Among the proven strategies is the National Health Service Corps (NHSC), which helps physicians and medical students with student loan debt relief in exchange for service in underserved areas. Some 10,200 NHSC doctors are now at work, many of them in rural areas, with another 1,400 in training. Most stay and practice in underserved communities.

In 2017, NHSC gave nearly $282 million in scholarships and medical training loan repayment to students and clinicians (doctors, nurses, dentists, physician assistants and nurse midwives), who are willing to practice primary care in underserved areas, including in rural communities.

In its recent budget agreement, Congress modestly increased funding for the program to $310 million annually. Yet NHSC had to turn down thousands of qualified applicants.

Long-Term Results Sought

MSU’s Leadership in Rural Medicine program recruits medical students such as Anderson who will plant roots in rural communities. “We’re really looking for people who plan to practice long-term,” said Dr. Andrea Wendling, who directs the program. “We have really good outcomes.”

The program annually admits 24 students who have been accepted into MSU’s medical school. It targets students who either come from rural areas or who have had significant experience there. Studies have found that students with rural roots are more willing to practice in rural communities.

Another critical component is placing these students in rural medical settings rather than trying to convince them to relocate after medical school.

“If you train at an urban tertiary-care center, you learn how to practice medicine in that setting,” said Wendling. “If you’re then placed in a 25-bed critical care center you don’t even know how to practice. You’re used to calling cardiology and the team will come down and you have a lot of support.”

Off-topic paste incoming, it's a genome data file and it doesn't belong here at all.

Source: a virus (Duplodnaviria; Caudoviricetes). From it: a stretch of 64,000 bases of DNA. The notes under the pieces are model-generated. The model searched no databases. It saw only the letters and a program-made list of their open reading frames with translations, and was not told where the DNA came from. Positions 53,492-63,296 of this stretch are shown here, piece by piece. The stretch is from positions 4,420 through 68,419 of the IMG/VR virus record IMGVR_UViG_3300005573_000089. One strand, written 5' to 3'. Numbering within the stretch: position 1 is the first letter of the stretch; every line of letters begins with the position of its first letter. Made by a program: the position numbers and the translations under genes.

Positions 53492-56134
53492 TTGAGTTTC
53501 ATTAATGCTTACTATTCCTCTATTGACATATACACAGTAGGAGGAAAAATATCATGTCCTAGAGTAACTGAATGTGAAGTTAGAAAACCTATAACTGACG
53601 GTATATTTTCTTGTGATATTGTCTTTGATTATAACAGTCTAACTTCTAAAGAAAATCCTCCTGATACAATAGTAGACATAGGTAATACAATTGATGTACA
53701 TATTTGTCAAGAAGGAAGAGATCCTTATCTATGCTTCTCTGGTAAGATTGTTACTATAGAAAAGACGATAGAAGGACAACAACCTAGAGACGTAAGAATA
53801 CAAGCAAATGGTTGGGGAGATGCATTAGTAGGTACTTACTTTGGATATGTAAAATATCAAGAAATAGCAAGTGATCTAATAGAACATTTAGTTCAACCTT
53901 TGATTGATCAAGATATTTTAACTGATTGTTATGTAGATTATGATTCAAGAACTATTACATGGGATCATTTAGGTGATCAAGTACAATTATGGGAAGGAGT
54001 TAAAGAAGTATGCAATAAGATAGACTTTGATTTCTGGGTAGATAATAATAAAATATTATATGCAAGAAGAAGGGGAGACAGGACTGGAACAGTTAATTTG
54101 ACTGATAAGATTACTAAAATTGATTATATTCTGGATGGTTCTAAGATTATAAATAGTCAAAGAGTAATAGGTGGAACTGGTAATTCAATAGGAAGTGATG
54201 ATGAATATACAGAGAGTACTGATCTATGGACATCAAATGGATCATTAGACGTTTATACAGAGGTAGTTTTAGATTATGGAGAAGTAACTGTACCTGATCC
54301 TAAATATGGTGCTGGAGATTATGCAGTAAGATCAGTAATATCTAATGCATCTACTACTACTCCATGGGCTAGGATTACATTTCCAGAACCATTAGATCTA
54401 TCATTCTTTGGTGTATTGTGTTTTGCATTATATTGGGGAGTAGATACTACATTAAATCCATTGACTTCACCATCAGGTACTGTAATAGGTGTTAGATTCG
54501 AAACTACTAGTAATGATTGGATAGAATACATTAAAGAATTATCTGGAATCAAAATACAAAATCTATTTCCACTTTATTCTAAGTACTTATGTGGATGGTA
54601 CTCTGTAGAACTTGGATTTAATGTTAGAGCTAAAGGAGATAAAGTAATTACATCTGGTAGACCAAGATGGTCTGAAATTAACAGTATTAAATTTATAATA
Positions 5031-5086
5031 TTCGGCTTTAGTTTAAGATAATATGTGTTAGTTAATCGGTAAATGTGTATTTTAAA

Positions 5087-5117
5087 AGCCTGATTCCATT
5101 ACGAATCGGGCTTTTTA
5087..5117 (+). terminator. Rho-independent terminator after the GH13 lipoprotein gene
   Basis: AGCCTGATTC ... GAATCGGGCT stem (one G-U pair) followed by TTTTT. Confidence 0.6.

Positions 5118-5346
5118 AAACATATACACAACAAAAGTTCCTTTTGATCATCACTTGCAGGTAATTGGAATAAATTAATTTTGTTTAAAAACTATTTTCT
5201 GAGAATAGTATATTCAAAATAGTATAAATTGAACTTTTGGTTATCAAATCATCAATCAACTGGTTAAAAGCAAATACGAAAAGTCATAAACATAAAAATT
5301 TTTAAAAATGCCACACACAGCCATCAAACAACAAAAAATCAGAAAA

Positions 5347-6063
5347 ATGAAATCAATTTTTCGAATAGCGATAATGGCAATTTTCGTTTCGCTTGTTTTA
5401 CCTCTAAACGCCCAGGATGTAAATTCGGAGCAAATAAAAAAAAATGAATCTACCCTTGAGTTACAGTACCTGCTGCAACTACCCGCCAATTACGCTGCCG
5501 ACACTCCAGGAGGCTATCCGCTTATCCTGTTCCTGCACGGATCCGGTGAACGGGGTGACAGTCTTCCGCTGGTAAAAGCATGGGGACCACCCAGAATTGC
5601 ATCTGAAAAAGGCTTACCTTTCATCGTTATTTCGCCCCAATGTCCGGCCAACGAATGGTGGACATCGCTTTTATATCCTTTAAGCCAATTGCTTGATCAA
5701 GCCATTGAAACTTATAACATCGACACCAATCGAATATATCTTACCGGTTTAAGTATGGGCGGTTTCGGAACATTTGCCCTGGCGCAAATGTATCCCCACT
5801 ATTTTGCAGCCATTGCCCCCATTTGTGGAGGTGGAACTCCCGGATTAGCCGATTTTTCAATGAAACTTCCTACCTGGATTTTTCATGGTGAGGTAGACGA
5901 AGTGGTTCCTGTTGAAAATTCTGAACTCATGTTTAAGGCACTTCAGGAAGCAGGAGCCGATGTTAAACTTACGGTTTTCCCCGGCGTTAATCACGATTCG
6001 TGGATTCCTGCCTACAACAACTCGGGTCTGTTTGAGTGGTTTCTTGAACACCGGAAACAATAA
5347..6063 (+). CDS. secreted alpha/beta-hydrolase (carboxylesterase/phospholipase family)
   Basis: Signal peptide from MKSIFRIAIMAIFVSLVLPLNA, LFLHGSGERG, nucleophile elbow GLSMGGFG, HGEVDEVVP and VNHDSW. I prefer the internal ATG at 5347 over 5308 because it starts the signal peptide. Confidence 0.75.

In contrast, at a small rural hospital, a doctor has to stabilize patients, perform triage and know when to transport patients safely. “It’s a different type of skill set,” Wendling said.

A Unique Experience for Doctors

For Anderson, this has meant two years of full immersion in rural Michigan, including going to family practice clinics and a 63-bed hospital.

“It’s pretty teeny, but I’ve gotten some amazing hands-on training,” he said. “Falling in love with these communities is an incredible opportunity. And it’s been great to see how much the doctors and the hospitals are excited to have students there. They bend over backwards to make us feel welcome and part of the team.”

One study found that over 30 years, Leadership in Rural Medicine graduates were more likely to practice primary care in a rural high-needs area than were their MSU medical school counterparts who trained on the main campuses. “Our most exciting finding was that 27 percent were actively practicing in the [rural] Upper Peninsula,” said Wendling.

Another successful program is University of Wisconsin’s Wisconsin Academy of Rural Medicine (WARM). Like MSU’s program, WARM recruits students from rural communities “who are comfortable with a breadth of activities” rather than a narrow specialty, said Crouse, who directs the program.

Medical students begin their training in Madison and then move to one of three centers to learn how to practice in a rural area.

The Goal: Bigger Numbers of Doctors

Since 2007, 45 WARM students have graduated and set up practice, more than half of them in rural Wisconsin. “And 38 percent of our graduates are in their home community, which is probably twice what I would have predicted,” Crouse said.

Similar programs are in many other states. Yet given the small number of graduates, it will take much more to meet the need.

“It would take money and personnel resources such as faculty in rural communities,” Wendling reflects. Experts say more institutions need to set up community-based training and to foster admissions policies and programs to attract students from rural areas, who often do not think medical school is even a possibility for them.

Crouse added: “We need to be mindful and vigilant, whether as an academic member of the community or as a consumer. I’d want to hold our institutions accountable for meeting the needs of our community, our state and our nation. We know what works.”

Beth Baker
By Beth Baker
Beth Baker is a longtime journalist whose articles have appeared in the Washington Post, AARP Bulletin, and Ms. Magazine. She is the author of With a Little Help from Our Friends — Creating Community as We Grow Older and of Old Age in a New Age — The Promise of Transformative Nursing Homes.